We Simplify The Technical!

Is there anything more cool that a back-lit moment?

By Tom Tracy

When Peggy Farren, creator of UNDERSTAND PHOTOGRAPHY, sent me a list of possible topics for future photo-blog essays here, one possibility jumped right out and said to me, “You came to the right guy” — Silhouettes!

I guess you could say I’m a huge fan of this technique, long a staple of newspaper and magazine photographers and always a good tool to have in the bag for private family and event photo essays and visual storytelling.

When I started going through my photo files I realized I have done silhouettes with weddings, maternity, dancers, Tai Chi & yoga instructors, musicians, models, religious leaders, equestrian riders, engagement couples, landscape & travel, business speakers and bar mitzvah events.

Wikipedia defines them: “A silhouette is the image of a person, animal, object or scene represented as a solid shape of a single colour, usually black, its edges matching the outline of the subject. The interior of a silhouette is featureless, and the whole is typically presented on a light background, usually white, or none at all. Silhouette images may be created in any visual artistic media.”

I’m not so sure my clients always think silhouette shots are as cool as I do, since obviously they render the subject basically faceless, but they certainly lend something for enhanced layout and design options in photo book-making and the like. And silhouettes are just undeniably cool from an artistic point of view.

Pretty much anytime you are working a situation indoors with or without flash and there is strong window back lighting there is potential for a good silhouette moment. And the more distinctive your subject the better, especially if they are wearing something like a hat, or holding something (a musical instrument etc) that accentuates the outline of their form, their silhouette. Two people engaged with each other, kissing or talking are also good material to work with.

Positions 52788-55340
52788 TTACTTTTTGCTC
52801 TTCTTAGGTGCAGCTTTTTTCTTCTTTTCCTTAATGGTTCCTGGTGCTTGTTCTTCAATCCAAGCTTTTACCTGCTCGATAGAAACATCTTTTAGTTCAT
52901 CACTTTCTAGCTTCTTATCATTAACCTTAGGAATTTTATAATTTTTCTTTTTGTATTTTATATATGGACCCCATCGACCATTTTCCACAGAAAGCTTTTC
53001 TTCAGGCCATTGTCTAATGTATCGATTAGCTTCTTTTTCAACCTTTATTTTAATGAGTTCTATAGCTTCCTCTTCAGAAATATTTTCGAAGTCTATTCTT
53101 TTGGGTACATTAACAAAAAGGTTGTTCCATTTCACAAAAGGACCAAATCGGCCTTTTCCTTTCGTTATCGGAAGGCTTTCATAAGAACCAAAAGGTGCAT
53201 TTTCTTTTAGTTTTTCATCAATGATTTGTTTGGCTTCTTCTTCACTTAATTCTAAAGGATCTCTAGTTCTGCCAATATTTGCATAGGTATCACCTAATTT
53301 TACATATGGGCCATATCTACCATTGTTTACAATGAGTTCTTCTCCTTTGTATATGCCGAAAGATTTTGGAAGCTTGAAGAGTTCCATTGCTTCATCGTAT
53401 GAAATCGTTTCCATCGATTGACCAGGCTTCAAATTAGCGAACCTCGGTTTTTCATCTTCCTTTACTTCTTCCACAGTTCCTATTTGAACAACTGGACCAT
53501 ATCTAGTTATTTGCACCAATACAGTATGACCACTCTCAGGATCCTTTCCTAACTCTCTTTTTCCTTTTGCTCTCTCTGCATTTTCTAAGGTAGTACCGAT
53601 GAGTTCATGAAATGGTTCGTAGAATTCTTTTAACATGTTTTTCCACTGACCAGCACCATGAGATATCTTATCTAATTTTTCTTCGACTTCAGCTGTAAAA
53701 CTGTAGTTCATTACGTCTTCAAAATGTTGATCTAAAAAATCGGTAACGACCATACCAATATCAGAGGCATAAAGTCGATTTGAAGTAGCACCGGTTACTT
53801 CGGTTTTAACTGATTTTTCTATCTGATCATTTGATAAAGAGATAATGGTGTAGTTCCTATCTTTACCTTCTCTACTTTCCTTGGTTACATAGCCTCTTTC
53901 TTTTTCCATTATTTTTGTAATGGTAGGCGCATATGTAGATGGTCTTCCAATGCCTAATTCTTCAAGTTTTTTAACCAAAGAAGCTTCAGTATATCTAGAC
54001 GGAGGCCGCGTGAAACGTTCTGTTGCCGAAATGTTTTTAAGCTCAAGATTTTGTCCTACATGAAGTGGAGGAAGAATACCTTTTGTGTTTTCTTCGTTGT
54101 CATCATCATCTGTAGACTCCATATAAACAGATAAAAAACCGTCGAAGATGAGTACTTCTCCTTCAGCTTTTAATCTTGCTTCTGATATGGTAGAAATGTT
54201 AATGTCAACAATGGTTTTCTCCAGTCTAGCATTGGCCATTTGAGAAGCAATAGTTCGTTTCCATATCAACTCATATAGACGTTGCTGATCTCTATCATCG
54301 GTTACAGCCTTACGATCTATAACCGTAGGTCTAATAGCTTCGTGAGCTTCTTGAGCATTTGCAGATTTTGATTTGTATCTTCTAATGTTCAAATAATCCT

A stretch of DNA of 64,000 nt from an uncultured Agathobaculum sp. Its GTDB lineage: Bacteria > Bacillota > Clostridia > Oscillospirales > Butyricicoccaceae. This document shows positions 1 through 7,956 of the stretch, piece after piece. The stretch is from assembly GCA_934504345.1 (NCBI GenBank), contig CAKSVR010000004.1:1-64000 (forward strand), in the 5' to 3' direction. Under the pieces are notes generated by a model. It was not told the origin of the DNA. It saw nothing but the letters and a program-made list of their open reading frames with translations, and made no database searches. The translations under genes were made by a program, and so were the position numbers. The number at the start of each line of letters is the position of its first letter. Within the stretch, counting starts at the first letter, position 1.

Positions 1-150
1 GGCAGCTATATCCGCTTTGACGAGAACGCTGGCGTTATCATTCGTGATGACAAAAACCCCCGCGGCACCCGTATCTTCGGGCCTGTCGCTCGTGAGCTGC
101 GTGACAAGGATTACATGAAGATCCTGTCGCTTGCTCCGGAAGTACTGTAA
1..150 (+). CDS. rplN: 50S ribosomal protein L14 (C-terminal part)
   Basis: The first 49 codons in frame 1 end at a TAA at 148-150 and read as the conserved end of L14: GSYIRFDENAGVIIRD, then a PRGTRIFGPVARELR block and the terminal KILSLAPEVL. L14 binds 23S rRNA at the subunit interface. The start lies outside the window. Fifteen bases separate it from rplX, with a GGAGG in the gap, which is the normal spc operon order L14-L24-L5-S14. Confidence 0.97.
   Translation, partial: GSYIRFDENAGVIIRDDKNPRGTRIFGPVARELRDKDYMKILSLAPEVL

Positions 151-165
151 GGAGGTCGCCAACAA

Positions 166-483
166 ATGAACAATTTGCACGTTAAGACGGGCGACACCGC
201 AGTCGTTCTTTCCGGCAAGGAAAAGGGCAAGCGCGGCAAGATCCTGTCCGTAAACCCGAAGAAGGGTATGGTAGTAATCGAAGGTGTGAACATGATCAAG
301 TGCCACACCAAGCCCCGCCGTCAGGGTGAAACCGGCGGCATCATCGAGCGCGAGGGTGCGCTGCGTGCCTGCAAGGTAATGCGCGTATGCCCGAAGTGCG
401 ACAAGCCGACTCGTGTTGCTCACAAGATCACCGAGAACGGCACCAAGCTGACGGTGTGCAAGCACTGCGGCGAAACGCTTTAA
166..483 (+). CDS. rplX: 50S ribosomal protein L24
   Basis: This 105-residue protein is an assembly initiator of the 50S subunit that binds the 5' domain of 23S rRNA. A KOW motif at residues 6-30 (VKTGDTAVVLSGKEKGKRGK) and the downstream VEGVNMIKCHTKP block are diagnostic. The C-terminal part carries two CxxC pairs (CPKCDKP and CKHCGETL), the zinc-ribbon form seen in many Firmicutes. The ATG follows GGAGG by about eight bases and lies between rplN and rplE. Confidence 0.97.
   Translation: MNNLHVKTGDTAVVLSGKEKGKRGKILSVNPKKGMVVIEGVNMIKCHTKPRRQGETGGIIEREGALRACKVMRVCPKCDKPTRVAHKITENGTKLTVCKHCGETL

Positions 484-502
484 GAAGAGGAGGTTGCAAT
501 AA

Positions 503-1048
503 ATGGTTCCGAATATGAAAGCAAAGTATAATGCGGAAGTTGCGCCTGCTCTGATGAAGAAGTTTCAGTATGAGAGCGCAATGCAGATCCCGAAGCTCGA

Separation of elements makes for the best shapes — if the subject’s arms are by their sides or if the couple are right next to each other they may look like a big black blob so position people with space between them.

We want to be in full manual camera control and shooting RAW, as always, and after getting a few “normal” shots of the subject, perhaps front lit with on-camera or even studio flash, it’s time to think about turning off the flash and cranking the shutter speed northward.

Forget the science here, this calls for quick action and I suggest just moving that shutter speed up many times greater than what had been shooting at, and consult your preview monitor-screen. Meter for the background with your built-in center-weighted exposure point selected, or just eye-ball it until the background shows sufficient detail.

Once we move our focus back to the subject, the exposure meter will naturally go “negative” but that’s ok, we want that. If things still aren’t coming together it may be time to lower the ISO in order to really get into the right range, since probably we are looking for an exposure favorable to some window light, stained glass, or backdrop. We don’t want to see much detail in the subject, if any.

Ultimately, there is no need for exposure perfection with Silhouettes especially: Having shot in Raw we can later pump up the blacks and recover any highlights we need in Lightroom in order to make the image pop, to get that sweet silhouette happening.

The idea here is to aim for a satisfying exposure of the background lighting while casting your subject into near-full darkness. Other shots benefit form a half-way silhouette situation with subject details still legible.

Having achieved that, it’s time to compose the shot in a way that says something, in a way that uses only the outline of the subject matter to convey a story, an emotion, a composition. This will require some physically jostling around, moving the subject or yourself perhaps, and lining up the front and rear elements of the picture to create some magic.

If shooting a subject outdoors against the open sky it might help to crouch down low to take in maximum contrast between foreground and background.

Focusing can also be challenging here: line up your focus cross-points on the outer lines of your subject matter and the background, and then recompose. And keep your flash unit engaged but not firing, for further focus assist.

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